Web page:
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become known as urban sprawl. Henry Ford’s mastery of the assembly line technique and its application to the mass production of early models of the automobile in 1913 helped contribute to the spreading out of low-density developments. In citing the automobile’s influence on decentralization, David Nye discusses how “The automobile was an enabling technology that permitted greater dispersion of the population.”3 Nye goes on to elaborate upon how the availability of cheap, mass produced automobiles provided inner city workers a means to live further away from the urban core while still being able to access it by conveniently commuting to work with their new, American automobile. In the years to come, decentralization would rapidly occur, but it was not until 43 years later that Gruen would develop his first enclosed shopping mall called Southdale in Edina, Minnesota in 1956. Following Gruen came James Rouse, the American developer whom had developed the 1st official non-enclosed shopping mall in 1956, just shortly after Gruen’s Southdale, in Baltimore called Modawmin. Rouse’s first enclosed mall, Harundale, would not open until two years later in Baltimore in 1958.4 The same year that both Rouse and Gruen opened their first shopping mall projects, President Dwight D. Eisenhower passed the Interstate Highway Act of 1956 which helped contribute to the decentralization of inner cities.5 Even though the interstate highway system was a piece of legislation meant to help the American people, Jackson discusses how the Interstate Highway Act “helped continue the downward spiral of public transportation and virtually guaranteed that future urban growth would perpetuate a center less sprawl.”6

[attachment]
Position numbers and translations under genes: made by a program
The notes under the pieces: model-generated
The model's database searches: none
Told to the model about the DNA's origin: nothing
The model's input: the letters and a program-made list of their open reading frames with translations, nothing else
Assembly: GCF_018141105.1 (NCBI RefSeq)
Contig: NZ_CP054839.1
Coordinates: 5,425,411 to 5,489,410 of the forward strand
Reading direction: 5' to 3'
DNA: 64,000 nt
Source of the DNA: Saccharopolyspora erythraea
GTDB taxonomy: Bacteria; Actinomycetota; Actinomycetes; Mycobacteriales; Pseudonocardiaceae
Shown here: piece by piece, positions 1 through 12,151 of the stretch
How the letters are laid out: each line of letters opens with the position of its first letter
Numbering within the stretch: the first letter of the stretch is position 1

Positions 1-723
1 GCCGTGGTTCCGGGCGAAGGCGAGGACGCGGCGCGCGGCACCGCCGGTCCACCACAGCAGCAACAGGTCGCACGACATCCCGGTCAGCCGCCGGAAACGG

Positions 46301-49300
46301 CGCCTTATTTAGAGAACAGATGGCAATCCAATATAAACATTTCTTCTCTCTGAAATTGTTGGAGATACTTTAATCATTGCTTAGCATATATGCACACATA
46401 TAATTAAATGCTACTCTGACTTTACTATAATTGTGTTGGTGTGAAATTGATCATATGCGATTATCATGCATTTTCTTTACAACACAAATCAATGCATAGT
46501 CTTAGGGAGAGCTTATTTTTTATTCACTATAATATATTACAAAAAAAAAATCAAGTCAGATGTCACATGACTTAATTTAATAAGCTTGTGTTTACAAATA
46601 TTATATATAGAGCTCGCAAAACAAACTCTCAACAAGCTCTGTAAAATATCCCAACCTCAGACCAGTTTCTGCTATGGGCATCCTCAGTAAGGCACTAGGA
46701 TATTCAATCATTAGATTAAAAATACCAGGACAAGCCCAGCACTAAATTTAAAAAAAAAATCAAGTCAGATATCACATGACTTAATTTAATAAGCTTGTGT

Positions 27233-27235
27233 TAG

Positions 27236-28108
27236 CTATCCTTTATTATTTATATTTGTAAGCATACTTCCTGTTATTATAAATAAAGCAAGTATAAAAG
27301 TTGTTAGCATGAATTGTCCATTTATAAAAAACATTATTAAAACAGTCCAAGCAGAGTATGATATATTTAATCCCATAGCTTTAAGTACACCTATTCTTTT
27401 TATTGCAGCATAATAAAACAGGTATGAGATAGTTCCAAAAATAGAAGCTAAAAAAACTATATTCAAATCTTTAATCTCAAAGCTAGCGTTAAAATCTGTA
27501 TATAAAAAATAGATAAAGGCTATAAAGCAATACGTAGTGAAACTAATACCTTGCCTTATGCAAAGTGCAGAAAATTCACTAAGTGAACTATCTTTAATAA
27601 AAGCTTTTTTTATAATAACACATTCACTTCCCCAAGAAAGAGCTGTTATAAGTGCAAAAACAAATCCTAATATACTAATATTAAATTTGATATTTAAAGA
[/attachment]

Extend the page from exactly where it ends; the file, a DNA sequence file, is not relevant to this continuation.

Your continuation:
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In addition to the number of push and pull factors, cheap automobiles and Eisenhower’s Interstate Highway Act, three short years later in 1961, the two mall developers collaborated on an indoor shopping mall called Cherry Hill which would forever be remembered as the project which secured the future development of America’s suburbs and the future development of America’s shopping malls.7 With the opening of Cherry Hill, the next two decades of post World War 2 development saw an abundance of enclosed shopping malls which eventually expanded into regional, super-regional, and megamall sizes.8 As the number of shopping malls saturated the market during the 60’s and 70’s, it was not until the late 1970’s that successful older malls were renovated and enclosed to ensure further success, while the continued success of generic and older mall types could no longer assured. As the 1960’s and 1970’s marked the saturation of the shopping mall market, the later 20th and early 21st century have seen declines in new shopping mall developments while other, smaller, and older shopping malls are declining in sales per square foot and are dying off. As recent data supports the notion that shopping malls are approaching the end of their lifecycles, only five new malls were built in 2005 while only one new mall was built in 2009.9 Data also records how in 1995, 38% of U.S. retail purchases were made in malls as opposed to a more recent decline in 2002 that records a mere 19%. As trends shift away from traditional shopping malls and more towards other modes of shopping, the future of shopping malls are uncertain as they slowly fade away from once successful economic generators to greyfields, empty big boxes with seas of deserted parking lots.